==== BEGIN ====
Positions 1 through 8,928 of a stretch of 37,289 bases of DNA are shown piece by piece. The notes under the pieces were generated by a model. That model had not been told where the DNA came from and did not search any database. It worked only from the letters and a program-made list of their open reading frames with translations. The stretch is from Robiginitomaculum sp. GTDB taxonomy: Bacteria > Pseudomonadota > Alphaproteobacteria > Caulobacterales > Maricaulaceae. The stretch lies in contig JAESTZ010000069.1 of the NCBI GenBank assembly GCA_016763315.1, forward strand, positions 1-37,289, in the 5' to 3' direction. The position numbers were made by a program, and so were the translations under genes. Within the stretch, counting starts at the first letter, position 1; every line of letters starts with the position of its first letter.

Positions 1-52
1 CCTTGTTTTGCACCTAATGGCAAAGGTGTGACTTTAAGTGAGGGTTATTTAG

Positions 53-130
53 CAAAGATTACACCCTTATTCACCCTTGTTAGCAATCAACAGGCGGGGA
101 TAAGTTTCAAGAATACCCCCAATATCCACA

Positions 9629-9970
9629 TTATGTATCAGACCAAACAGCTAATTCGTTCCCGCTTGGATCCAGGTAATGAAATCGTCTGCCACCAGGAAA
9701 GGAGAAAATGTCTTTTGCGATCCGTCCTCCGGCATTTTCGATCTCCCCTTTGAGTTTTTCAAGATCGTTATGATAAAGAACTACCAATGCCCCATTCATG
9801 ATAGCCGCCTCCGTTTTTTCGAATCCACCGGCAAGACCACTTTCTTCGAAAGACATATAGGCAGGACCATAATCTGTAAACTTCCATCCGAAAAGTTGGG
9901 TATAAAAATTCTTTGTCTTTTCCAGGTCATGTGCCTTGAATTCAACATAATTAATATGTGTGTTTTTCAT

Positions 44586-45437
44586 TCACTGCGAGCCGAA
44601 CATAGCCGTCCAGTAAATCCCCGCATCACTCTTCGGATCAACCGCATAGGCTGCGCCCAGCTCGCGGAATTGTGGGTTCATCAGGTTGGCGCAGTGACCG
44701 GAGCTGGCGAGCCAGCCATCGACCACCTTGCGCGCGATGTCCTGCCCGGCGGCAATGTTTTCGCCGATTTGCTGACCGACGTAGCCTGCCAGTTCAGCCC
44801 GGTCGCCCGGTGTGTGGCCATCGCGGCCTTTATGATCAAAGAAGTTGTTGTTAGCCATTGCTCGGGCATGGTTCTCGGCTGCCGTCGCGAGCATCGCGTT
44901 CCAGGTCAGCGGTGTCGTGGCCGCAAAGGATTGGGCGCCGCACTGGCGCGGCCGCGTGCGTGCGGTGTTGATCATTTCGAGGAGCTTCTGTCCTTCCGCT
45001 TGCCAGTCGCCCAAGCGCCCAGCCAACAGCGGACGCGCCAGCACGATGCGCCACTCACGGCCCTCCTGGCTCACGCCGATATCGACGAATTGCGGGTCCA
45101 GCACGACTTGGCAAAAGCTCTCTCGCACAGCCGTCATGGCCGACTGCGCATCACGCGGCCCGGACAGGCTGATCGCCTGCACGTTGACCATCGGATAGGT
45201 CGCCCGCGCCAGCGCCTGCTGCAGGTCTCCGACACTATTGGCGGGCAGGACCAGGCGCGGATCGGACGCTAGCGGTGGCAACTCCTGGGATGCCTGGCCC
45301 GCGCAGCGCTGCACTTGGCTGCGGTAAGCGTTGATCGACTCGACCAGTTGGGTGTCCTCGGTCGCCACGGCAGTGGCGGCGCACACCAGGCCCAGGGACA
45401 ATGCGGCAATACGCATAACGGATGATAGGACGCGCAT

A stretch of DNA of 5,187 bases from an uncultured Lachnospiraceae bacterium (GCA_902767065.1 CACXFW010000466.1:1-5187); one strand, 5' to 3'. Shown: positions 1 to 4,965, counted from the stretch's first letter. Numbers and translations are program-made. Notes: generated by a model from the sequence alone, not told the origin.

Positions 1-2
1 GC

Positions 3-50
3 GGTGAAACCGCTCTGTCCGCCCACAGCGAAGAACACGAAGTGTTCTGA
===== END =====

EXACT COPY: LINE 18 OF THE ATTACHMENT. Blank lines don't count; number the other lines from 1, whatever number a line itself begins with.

45001 TGCCAGTCGCCCAAGCGCCCAGCCAACAGCGGACGCGCCAGCACGATGCGCCACTCACGGCCCTCCTGGCTCACGCCGATATCGACGAATTGCGGGTCCA